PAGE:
Aubrey Kent

Kent is chair of the School of Tourism and Hospitality and founding director of the Sport Industry Research Center at Temple University.

On the surface, the long-term TV rights deal MLS is negotiating with ESPN and Fox sounds positive. The reported $70 million-a-year figure would double the league’s rights fees from its previous contract and could mean additional revenue from selling Spanish-language rights. In fact, Univision’s UniMas ratings for the MLS Cup final exceeded ESPN’s.

The problem is that TV ratings for MLS matches remain quite low, lower than English Premier League broadcasts on NBC Sports or even WNBA broadcasts.

The 18-year-old American league has been a success by many measures. Average attendance approached 19,000 for the second season running, which is especially lucrative for the clubs that have built soccer-specific stadiums. The league also is adding teams, and one of the latest additions, in Orlando, is expected to pay a $70 million entry fee.

But TV ratings remain stagnant. In fact, ESPN’s ratings for the MLS Cup were the lowest in league history, down 44 percent from 2012.

MLS faces two major problems: The product it offers suffers by comparison with leagues such as the EPL. And fans may also continue to choose to dedicate their finite viewing hours to the other American sports.

So what can MLS do?

MLS has three advantages over its foreign competitors. One, fans can actually attend matches. Two, many of them would prefer to support a local, American team. And three, broadcasts of MLS matches occur at more desirable times. For example, the first EPL match starts at 4:30 a.m. on the West Coast. These advantages suggest that Americans would often choose MLS over EPL if other factors were close to being equal.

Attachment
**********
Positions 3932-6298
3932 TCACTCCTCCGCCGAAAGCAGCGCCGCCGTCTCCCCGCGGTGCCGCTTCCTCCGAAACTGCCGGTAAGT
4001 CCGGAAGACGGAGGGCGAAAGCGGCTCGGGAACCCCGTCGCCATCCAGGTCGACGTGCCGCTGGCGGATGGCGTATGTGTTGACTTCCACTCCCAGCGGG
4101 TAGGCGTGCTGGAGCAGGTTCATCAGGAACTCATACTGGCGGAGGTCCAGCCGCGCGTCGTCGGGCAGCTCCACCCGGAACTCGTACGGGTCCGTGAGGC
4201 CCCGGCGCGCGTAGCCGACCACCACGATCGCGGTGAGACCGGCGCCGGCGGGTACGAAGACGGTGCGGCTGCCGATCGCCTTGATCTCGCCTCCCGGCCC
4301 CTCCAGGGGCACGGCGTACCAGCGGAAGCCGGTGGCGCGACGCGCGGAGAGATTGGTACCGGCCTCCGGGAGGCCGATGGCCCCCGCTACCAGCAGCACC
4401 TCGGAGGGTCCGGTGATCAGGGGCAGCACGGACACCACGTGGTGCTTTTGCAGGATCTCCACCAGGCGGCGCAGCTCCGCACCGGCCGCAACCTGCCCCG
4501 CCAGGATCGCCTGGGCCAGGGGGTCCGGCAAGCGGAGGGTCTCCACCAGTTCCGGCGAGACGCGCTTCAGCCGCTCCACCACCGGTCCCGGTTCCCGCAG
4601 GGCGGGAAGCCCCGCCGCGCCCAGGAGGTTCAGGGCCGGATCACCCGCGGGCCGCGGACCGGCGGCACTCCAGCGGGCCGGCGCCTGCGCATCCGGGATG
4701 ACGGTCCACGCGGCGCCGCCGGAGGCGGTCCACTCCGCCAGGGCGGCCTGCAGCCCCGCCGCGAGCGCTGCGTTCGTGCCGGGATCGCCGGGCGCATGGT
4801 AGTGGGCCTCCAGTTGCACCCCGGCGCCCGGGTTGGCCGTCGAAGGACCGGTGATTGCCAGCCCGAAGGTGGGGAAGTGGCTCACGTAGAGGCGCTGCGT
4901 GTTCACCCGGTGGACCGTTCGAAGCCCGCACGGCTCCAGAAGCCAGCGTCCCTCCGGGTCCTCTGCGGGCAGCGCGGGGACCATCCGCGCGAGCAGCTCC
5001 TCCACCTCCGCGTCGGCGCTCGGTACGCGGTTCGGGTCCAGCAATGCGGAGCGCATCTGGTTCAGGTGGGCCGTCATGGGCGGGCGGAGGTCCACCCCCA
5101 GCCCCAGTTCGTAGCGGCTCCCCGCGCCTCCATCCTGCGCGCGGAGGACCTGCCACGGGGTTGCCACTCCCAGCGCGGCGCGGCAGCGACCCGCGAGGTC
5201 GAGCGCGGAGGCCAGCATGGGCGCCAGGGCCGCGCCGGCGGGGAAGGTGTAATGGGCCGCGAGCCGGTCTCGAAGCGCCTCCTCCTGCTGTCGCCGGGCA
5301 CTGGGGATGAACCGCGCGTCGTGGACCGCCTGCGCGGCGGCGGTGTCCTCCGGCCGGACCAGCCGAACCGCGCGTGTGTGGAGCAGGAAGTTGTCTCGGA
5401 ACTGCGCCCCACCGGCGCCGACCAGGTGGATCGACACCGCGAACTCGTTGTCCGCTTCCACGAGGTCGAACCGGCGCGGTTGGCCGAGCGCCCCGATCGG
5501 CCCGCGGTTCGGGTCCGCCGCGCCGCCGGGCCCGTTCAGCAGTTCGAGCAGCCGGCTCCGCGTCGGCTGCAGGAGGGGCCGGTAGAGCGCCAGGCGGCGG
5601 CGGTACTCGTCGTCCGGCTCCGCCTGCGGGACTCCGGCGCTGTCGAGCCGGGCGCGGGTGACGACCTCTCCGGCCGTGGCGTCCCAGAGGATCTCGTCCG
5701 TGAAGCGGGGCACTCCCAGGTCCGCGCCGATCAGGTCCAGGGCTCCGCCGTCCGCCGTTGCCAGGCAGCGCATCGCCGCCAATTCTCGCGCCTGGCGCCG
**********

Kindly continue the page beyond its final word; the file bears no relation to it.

Developing quality players and promoting attacking play are ways MLS can attract more viewers.
The biggest challenge is narrowing the quality gap. There is no short-term solution. The youth system still needs to be overhauled. The various governing bodies need to shift focus to developing 6- to 12-year-old players, make it profitable for coaches to work with the most talented prospects rather than those with the wealthiest parents, fully integrate Latino players and coaches into the system, experiment with ways to connect with African-American communities, and create a structure that discourages an overly physical approach to playing.

Even if many more quality players are produced, however, MLS will not benefit significantly unless it becomes far more able and willing to compete for their services. MLS simply cannot afford to stock a team with high-quality players, regardless of where they come from, and clubs have generally erred on the side of spending cautiously. This is quite understandable, especially considering the way the North American Soccer League (1967-84) spent itself into the ground. But MLS needs to push the envelope, putting improving the quality of players ahead of short-term profits. It may never be able to compete on fully equal terms with the biggest leagues in Europe, but significantly improving the standard of play should be sufficient for MLS to garner the interest of most American fans.